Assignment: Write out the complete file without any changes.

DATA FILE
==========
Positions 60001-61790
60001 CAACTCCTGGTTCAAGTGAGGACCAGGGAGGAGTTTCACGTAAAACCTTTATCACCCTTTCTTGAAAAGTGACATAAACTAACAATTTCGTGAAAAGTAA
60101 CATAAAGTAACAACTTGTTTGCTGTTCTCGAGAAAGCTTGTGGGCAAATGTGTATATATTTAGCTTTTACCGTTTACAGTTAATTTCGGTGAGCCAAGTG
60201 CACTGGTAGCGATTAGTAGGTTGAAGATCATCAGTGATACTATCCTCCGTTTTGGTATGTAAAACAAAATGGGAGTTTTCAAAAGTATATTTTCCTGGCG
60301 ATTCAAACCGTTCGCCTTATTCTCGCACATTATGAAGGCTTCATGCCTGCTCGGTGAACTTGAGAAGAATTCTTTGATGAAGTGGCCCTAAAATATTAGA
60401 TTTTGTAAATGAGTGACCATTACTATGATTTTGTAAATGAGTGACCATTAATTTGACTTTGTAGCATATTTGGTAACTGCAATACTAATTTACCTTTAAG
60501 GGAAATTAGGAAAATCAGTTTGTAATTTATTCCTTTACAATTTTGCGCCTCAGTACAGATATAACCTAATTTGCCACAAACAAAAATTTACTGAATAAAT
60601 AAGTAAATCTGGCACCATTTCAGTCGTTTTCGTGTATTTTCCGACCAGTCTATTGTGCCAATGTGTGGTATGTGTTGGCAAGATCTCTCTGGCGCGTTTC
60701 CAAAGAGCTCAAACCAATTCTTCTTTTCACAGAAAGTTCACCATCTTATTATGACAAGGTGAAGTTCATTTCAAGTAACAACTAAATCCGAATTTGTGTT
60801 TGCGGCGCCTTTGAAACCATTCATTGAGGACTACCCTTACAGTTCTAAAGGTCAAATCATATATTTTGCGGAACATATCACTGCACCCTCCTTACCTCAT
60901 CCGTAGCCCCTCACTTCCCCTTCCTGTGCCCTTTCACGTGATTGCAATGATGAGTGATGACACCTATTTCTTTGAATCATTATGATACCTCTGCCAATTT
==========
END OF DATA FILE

Positions 60001-61790
60001 CAACTCCTGGTTCAAGTGAGGACCAGGGAGGAGTTTCACGTAAAACCTTTATCACCCTTTCTTGAAAAGTGACATAAACTAACAATTTCGTGAAAAGTAA
60101 CATAAAGTAACAACTTGTTTGCTGTTCTCGAGAAAGCTTGTGGGCAAATGTGTATATATTTAGCTTTTACCGTTTACAGTTAATTTCGGTGAGCCAAGTG
60201 CACTGGTAGCGATTAGTAGGTTGAAGATCATCAGTGATACTATCCTCCGTTTTGGTATGTAAAACAAAATGGGAGTTTTCAAAAGTATATTTTCCTGGCG
60301 ATTCAAACCGTTCGCCTTATTCTCGCACATTATGAAGGCTTCATGCCTGCTCGGTGAACTTGAGAAGAATTCTTTGATGAAGTGGCCCTAAAATATTAGA
60401 TTTTGTAAATGAGTGACCATTACTATGATTTTGTAAATGAGTGACCATTAATTTGACTTTGTAGCATATTTGGTAACTGCAATACTAATTTACCTTTAAG
60501 GGAAATTAGGAAAATCAGTTTGTAATTTATTCCTTTACAATTTTGCGCCTCAGTACAGATATAACCTAATTTGCCACAAACAAAAATTTACTGAATAAAT
60601 AAGTAAATCTGGCACCATTTCAGTCGTTTTCGTGTATTTTCCGACCAGTCTATTGTGCCAATGTGTGGTATGTGTTGGCAAGATCTCTCTGGCGCGTTTC
60701 CAAAGAGCTCAAACCAATTCTTCTTTTCACAGAAAGTTCACCATCTTATTATGACAAGGTGAAGTTCATTTCAAGTAACAACTAAATCCGAATTTGTGTT
60801 TGCGGCGCCTTTGAAACCATTCATTGAGGACTACCCTTACAGTTCTAAAGGTCAAATCATATATTTTGCGGAACATATCACTGCACCCTCCTTACCTCAT
60901 CCGTAGCCCCTCACTTCCCCTTCCTGTGCCCTTTCACGTGATTGCAATGATGAGTGATGACACCTATTTCTTTGAATCATTATGATACCTCTGCCAATTT